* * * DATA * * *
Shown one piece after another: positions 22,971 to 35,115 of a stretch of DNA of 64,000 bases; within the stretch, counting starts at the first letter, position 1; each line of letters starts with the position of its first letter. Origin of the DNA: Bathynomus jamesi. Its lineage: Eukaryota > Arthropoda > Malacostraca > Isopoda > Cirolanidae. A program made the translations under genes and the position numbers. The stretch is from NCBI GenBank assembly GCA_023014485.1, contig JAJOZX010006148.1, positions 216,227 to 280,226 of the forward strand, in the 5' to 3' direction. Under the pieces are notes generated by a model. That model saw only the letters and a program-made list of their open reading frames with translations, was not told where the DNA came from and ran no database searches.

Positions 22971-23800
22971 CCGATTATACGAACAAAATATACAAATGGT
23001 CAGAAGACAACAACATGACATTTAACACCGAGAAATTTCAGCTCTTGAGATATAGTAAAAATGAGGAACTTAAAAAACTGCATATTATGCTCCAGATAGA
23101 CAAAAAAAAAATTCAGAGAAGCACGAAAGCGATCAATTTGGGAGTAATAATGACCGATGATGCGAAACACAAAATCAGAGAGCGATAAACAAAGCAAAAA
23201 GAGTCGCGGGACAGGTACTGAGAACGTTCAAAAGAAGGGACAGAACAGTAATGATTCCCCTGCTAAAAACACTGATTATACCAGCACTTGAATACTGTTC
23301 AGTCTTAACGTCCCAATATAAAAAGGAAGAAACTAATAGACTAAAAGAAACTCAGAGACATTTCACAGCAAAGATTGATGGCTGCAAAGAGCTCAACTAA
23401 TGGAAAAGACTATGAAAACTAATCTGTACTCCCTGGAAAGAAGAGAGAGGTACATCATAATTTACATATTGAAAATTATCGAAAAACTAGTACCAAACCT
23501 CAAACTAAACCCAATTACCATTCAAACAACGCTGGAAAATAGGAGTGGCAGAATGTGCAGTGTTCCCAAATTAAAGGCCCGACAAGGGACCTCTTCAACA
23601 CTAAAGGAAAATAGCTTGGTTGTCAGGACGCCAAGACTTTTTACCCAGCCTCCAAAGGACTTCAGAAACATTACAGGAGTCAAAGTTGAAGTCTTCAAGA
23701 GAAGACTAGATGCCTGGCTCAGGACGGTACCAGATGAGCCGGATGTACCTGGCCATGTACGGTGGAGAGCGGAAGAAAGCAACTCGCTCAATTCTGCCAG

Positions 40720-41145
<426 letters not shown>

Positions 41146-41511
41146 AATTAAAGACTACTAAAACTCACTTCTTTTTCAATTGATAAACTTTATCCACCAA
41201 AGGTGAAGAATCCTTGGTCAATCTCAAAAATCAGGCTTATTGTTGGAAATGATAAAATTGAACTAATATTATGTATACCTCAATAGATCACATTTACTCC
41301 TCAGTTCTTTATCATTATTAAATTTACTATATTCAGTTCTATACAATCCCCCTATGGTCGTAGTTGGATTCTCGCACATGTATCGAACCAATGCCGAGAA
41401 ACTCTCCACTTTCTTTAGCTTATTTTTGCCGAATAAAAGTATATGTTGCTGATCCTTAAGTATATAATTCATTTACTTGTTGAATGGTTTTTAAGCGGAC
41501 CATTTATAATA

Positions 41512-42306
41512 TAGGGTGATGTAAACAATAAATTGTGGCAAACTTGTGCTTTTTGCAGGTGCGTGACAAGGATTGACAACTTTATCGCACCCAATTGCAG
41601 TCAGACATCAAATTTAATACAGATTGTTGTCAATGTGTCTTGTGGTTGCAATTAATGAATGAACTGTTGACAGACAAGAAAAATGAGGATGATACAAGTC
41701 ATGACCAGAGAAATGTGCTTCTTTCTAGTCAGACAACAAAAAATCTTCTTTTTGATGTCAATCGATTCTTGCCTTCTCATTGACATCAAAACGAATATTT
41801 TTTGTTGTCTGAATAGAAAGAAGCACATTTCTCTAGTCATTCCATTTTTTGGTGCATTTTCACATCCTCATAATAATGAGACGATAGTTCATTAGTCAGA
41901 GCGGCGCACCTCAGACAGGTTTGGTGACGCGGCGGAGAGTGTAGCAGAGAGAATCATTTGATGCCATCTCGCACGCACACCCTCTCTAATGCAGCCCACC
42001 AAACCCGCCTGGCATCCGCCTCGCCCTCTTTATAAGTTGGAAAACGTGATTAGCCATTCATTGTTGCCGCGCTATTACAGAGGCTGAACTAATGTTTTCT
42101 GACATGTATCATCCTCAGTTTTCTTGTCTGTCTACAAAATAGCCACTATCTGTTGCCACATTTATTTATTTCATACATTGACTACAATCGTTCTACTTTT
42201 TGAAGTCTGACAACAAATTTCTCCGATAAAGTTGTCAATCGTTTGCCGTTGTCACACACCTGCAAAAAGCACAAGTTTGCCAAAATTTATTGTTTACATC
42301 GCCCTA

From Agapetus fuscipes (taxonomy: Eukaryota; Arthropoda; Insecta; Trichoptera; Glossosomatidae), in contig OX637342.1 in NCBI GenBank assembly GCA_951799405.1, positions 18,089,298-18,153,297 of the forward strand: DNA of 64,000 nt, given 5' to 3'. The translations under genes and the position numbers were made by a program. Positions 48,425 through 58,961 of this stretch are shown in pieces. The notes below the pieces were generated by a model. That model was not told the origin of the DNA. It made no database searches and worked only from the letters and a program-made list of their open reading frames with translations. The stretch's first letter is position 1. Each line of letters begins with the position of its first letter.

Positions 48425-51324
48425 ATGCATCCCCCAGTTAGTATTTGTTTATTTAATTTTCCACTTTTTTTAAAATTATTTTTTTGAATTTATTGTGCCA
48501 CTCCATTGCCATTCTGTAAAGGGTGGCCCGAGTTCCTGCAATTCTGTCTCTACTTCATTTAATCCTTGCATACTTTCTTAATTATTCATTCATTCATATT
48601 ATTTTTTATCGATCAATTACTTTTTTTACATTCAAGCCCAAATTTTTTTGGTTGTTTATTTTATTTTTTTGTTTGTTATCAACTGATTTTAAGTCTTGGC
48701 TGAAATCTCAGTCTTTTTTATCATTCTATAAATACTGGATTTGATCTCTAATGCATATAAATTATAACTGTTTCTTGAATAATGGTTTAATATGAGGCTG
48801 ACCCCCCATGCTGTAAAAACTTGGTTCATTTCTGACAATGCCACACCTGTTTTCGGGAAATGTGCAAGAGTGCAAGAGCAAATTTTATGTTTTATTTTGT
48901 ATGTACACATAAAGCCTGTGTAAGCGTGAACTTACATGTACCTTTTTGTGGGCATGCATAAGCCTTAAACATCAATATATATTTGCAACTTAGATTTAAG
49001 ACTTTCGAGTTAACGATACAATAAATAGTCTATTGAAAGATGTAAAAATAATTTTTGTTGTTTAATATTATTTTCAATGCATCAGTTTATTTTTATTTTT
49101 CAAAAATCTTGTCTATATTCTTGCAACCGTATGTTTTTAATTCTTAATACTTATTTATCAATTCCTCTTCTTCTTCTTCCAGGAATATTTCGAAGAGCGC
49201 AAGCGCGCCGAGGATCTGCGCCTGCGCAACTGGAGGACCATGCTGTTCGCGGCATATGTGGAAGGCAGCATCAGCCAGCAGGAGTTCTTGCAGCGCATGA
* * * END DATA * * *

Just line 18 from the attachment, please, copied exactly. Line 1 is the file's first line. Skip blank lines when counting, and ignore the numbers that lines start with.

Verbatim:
41401 ACTCTCCACTTTCTTTAGCTTATTTTTGCCGAATAAAAGTATATGTTGCTGATCCTTAAGTATATAATTCATTTACTTGTTGAATGGTTTTTAAGCGGAC